The roller is a manufactured shade and can be made of a totally light-blocking fabric, typically vinyl, or it can be made of a light reducing material which has lots of tiny holes.

The more holes, the more light and heat passes through the vinyl of a shade. Typical view-through is 5 to 9%, meaning that five to nine percent of a solid piece of vinyl is holes. The main purpose of a solar or sun shade is to control light and heat transfer; they offer no or very little privacy. A Roman shade is made of fabric and is most often custom made by a drapery-making specialist and with blackout lining it prevents view-through.

A Cellular shade looks like accordion-folded fabric when the window is covered; in cross section it looks like honeycomb. It is a manufactured product, available custom-made or off the shelf.

Cellular shades are the workhorses of the industry, they provide stellar heat loss and gain protection, are easy to operate and are priced across all budgets. They can be light-filtering, light blocking or a combination of the two.

They can draw up from the bottom, down from the top, or both. This is what you want when the neighbors are too close; you can cover the bottom of the window and leave the top open.

Pleated shades look like cellular shades but are only one layer, they have no honeycomb effect, and are available in most of the same view-through levels as cellular shades. They are great for privacy and light control; not so great for heat loss.

We all know what vertical blinds are; the long vertically-hanging slats which are still one of the best treatments for patio doors. Their biggest drawback? They are noisy. They are available everywhere, at every price level, and in fabric, plastic or even wood and they stack back into a small space.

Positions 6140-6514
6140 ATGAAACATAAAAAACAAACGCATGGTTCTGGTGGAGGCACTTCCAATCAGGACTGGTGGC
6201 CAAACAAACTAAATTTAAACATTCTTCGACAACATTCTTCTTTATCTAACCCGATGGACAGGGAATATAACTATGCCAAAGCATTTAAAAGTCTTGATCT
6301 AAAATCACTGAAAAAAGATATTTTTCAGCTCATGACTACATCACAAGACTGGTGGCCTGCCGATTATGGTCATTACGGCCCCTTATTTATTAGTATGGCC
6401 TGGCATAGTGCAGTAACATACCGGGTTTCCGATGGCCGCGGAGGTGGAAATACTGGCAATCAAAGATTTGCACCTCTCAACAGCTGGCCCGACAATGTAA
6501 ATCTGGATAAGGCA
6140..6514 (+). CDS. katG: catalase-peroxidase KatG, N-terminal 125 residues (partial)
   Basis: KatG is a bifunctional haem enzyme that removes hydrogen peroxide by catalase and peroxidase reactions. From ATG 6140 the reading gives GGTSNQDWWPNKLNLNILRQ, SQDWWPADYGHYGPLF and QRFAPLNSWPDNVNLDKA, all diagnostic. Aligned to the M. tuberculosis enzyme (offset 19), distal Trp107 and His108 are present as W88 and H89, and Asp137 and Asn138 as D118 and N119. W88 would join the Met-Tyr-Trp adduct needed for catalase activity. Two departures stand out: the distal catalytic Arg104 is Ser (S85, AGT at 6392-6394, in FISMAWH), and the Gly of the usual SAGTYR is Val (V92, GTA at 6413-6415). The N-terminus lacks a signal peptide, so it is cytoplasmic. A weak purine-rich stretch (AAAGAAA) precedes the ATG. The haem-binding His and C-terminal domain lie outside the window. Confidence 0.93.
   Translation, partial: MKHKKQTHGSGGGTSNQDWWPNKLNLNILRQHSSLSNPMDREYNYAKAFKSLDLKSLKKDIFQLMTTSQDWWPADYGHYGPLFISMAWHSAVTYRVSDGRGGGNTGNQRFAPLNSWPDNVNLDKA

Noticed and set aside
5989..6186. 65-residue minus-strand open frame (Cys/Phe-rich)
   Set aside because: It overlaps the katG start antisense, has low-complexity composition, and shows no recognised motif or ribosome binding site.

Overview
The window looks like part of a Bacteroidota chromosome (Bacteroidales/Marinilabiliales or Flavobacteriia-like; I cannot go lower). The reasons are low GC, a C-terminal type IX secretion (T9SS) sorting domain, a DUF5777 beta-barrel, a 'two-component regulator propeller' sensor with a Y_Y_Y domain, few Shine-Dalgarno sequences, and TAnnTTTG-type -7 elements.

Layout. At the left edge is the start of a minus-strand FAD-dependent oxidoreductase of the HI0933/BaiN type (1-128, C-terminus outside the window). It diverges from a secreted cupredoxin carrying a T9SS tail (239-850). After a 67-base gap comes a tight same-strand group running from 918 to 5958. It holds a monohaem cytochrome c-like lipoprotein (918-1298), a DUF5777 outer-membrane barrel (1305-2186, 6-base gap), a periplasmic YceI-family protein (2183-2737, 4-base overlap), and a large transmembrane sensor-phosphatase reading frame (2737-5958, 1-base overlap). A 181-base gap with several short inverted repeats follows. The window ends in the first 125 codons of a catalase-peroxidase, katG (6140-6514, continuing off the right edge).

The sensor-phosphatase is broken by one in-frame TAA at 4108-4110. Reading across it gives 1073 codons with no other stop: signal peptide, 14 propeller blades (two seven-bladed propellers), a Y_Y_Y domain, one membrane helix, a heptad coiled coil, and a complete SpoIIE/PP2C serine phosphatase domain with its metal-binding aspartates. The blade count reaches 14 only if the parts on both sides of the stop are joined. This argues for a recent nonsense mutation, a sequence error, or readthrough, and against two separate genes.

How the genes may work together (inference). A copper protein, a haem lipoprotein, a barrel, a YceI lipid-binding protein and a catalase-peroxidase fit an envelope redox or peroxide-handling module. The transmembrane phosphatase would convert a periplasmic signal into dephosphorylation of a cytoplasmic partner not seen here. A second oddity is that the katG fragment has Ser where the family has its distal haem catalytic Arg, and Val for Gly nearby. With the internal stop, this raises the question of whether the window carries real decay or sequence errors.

Don’t discount verticals; there are places where these are the best solution.

As you go through these explanations, jot down the questions you will ask our rep when you call. Our reps are there with more details on each of these coverings.

Shutters hold a special place in window coverings; they are very touchy, requiring professional assistance from the get-go. If they are off by 1/16th of an inch, they may not work. Save yourself time and aggravation by calling for help right away if you are considering shutters. In the appendix section above it sounds as if these are the premium window treatments but it doesn’t sound that way here???

Fabric window coverings, other than Roman blinds and all the variations on them, include curtains and drapes. Curtains are one layer of fabric; drapes (or drapery) are at least two layers. The more layers, the greater the insulation. Using combinations of window treatments, such as a cellular shade with a four-layer drape and insulated valance topper can provide an R-value of up to 17.

Consider that most top-of-the-line windows provide an R-value of 4, adding this much insulation will drastically reduce your heat loss and heat gain. You will get reduced heating costs AND reduced air-conditioning costs. (25% of your winter heating bill goes directly out your window). Visit the following sites for more information: Green Home Gnome, Design Sewlutions, and The Department of Energy.

The downside to drapery is that to have the whole window exposed when the drapes are open they must stack off to the side of the window. Because they are best when custom made to your window’s specifications, they can be at the top end of the price range.

Decorative additions to curtains and drapes are swags, valances, jabots, decorative panels, sheer under-curtains and toppers.